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  • Start: Clarendon Shelter
  • End: Cooper Lodge
  • Approx Miles: 10.4

Today’s the second big climb of the trip, up the second tallest peak in Vermont: Killington. It’s a fun morning what with all the people around and everyone getting up and ready around the same time, reminds me of being at Boy Scout camp in the summer when I was a kid.

Mockingbird, Rock ‘N Roll, Bugbait, and Zach all set out early. Ryan, Easy, and I all get a slightly later start and set out hiking together around the same time. We get to talking about FKTs1 (apparently someone set a new unsupported record for the LT earlier this summer) and I mention the only world record I’ve ever attempted: the shortest time to ride the NYC subway to every station2. They laugh; I talk about the attempt for a bit…and then Ryan says “Well, I reckon your trail name ought to be Subway.” Subway! I love it!

It references something unique about me, and my love for New York City. It also captures something about my vibe: subways are a little furtive and underground. They can be kind of confusing and hard to navigate, but are ultimately useful and rewarding to figure out—like me! A subway track is also like a trail: it goes on straight in one direction, with occasional junctions. The timing feels fitting: Alicia and Rob, who attempted the record with me, are going to meet up with me tomorrow. I also like that I got my trail name from a real Vermonter and GMC board member to boot. I know people will think it’s about Subway sandwiches. But I even love sandwiches! It’s perfect!

Karl Barx getting ready to start the day.
An encouraging message for AT NOBOs.

We cross Upper Cold River Road, where Easy splits off. His car is parked here and he has to pick up some mulch to take to Cooper Lodge via the Killington ski gondola. Ryan and I press on and catch up with Bugbait at Governor Clement Shelter, the last stopping point before the climb up Killington. We all eat lunch and hang out for a bit. The shelter is old and dark. Bugbait sets off first, then I leave ahead of Ryan. Somehow, we all feel like climbing the mountain alone.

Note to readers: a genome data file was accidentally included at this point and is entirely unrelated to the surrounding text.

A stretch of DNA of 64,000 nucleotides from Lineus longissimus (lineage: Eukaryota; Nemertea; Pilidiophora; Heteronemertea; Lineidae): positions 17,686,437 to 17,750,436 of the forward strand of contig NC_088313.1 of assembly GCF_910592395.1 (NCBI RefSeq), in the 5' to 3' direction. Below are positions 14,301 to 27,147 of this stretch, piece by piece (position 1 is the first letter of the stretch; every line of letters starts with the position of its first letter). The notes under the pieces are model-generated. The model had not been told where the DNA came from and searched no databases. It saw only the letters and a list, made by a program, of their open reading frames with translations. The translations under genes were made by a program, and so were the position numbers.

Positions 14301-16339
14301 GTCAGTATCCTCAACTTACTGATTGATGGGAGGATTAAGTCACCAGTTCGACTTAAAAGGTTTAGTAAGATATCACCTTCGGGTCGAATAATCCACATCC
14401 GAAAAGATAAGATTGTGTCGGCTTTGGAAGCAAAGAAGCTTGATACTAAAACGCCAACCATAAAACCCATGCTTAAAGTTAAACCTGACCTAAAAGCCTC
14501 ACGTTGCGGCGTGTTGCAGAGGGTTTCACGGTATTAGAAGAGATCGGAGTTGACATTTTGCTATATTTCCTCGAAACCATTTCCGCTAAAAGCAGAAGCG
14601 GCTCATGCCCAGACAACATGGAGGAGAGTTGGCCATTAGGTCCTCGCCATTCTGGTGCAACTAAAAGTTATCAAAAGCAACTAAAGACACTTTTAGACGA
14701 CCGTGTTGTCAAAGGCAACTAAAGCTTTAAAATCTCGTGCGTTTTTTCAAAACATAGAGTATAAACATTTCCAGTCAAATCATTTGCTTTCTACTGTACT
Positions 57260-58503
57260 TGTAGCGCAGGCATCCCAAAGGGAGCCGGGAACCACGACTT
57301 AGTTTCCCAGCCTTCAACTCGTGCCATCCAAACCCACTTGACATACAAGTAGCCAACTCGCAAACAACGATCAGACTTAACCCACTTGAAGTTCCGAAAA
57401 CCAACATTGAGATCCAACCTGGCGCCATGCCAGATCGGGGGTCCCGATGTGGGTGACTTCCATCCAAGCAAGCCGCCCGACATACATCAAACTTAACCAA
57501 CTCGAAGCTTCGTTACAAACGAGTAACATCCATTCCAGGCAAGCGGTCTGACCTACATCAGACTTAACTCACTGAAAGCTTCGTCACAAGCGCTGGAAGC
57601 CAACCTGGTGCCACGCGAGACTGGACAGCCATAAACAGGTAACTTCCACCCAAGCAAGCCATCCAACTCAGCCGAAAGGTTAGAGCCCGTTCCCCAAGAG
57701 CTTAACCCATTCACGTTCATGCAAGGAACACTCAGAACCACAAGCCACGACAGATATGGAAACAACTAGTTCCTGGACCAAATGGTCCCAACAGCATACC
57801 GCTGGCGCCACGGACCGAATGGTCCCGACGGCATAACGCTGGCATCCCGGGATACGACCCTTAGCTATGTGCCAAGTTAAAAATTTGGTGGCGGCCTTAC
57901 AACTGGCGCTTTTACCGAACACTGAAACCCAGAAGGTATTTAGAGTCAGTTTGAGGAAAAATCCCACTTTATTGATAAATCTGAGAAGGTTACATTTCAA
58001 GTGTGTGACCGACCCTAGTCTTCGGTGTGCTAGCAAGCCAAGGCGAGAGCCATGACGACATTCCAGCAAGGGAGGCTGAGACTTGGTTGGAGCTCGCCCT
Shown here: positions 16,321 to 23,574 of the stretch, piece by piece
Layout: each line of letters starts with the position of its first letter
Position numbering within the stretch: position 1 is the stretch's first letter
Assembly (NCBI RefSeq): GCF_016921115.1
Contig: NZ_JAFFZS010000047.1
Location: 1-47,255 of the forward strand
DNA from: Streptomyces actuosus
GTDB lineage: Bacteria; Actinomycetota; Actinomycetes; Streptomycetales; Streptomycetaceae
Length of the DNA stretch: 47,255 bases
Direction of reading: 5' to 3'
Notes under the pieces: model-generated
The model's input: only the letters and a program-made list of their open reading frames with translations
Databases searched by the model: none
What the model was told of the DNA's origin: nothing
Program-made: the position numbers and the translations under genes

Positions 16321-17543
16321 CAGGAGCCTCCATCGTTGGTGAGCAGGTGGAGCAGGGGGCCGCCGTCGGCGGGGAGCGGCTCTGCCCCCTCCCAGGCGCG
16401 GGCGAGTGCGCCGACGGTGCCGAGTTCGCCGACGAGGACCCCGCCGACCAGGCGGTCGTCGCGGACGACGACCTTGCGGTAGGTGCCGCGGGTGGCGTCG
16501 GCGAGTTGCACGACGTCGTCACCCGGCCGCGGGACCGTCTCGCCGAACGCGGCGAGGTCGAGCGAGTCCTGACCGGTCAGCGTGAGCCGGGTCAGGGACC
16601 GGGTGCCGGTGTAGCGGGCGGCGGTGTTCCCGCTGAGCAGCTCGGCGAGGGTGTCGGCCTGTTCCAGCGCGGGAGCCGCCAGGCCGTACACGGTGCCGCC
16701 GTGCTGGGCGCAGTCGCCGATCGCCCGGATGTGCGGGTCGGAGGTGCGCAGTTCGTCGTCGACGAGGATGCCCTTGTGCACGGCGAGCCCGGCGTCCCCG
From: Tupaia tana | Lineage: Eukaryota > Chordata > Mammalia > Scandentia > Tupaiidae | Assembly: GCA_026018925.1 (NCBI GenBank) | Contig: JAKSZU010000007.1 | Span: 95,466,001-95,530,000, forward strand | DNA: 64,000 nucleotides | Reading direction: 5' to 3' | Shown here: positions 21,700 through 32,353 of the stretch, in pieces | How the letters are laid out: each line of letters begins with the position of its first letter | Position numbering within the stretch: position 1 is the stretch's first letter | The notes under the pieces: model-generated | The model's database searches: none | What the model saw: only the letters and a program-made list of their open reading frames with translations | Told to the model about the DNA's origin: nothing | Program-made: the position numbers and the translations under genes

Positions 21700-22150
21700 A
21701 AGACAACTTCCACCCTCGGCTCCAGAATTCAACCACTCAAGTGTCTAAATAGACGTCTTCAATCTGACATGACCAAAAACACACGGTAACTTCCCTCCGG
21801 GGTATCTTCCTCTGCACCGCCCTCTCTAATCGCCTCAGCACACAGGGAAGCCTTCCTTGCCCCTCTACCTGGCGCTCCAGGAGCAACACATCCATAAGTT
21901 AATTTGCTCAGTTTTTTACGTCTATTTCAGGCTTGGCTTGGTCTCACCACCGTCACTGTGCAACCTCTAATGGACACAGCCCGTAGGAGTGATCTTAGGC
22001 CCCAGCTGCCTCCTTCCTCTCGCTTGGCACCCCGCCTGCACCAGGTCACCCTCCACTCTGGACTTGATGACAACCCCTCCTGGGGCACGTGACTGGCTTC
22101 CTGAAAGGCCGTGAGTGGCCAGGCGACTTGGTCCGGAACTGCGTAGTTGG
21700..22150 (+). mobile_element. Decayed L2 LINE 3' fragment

Govenor Clement Shelter
Ryan and Karl survey the trail ahead

The climb is tough, but not ridiculous. Beautiful though. The density of moss in the alpine forest never ceases to amaze me. Eventually I reach Cooper Lodge, which is the finish of the climb—a short but very steep spur trail leads from here to the peak and the terminus of the Killington ski resort gondola.

Cooper Lodge
The privy

I catch up with Zach eating lunch in the shelter and join him. He’s a musician in NYC, lives in Sheepshead Bay. Teaches drum lessons there, and also is one of those comedy ticket seller guys in Times Square. He’s been section hiking the AT when he can get away, this trip he’s aiming for Hanover, NH.

Cooper Lodge from the inside. This is one of the oldest shelters on the LT, so the graffiti is spectacular.

I text with Alicia for a bit to make a plan for tomorrow. Her and Rob are going to park their car at the ski lodge, take the gondola up, hike down to Route 4 with me and take the Rutland bus back to their car. I think it’s a pretty good plan! Between uncertainty about exactly when I’ll reach certain places and poor cell service, it’s been surprisingly stressful to try and coordinate with friends who want to meet up with me for a day or two. I’m glad the timing on this one worked out so well.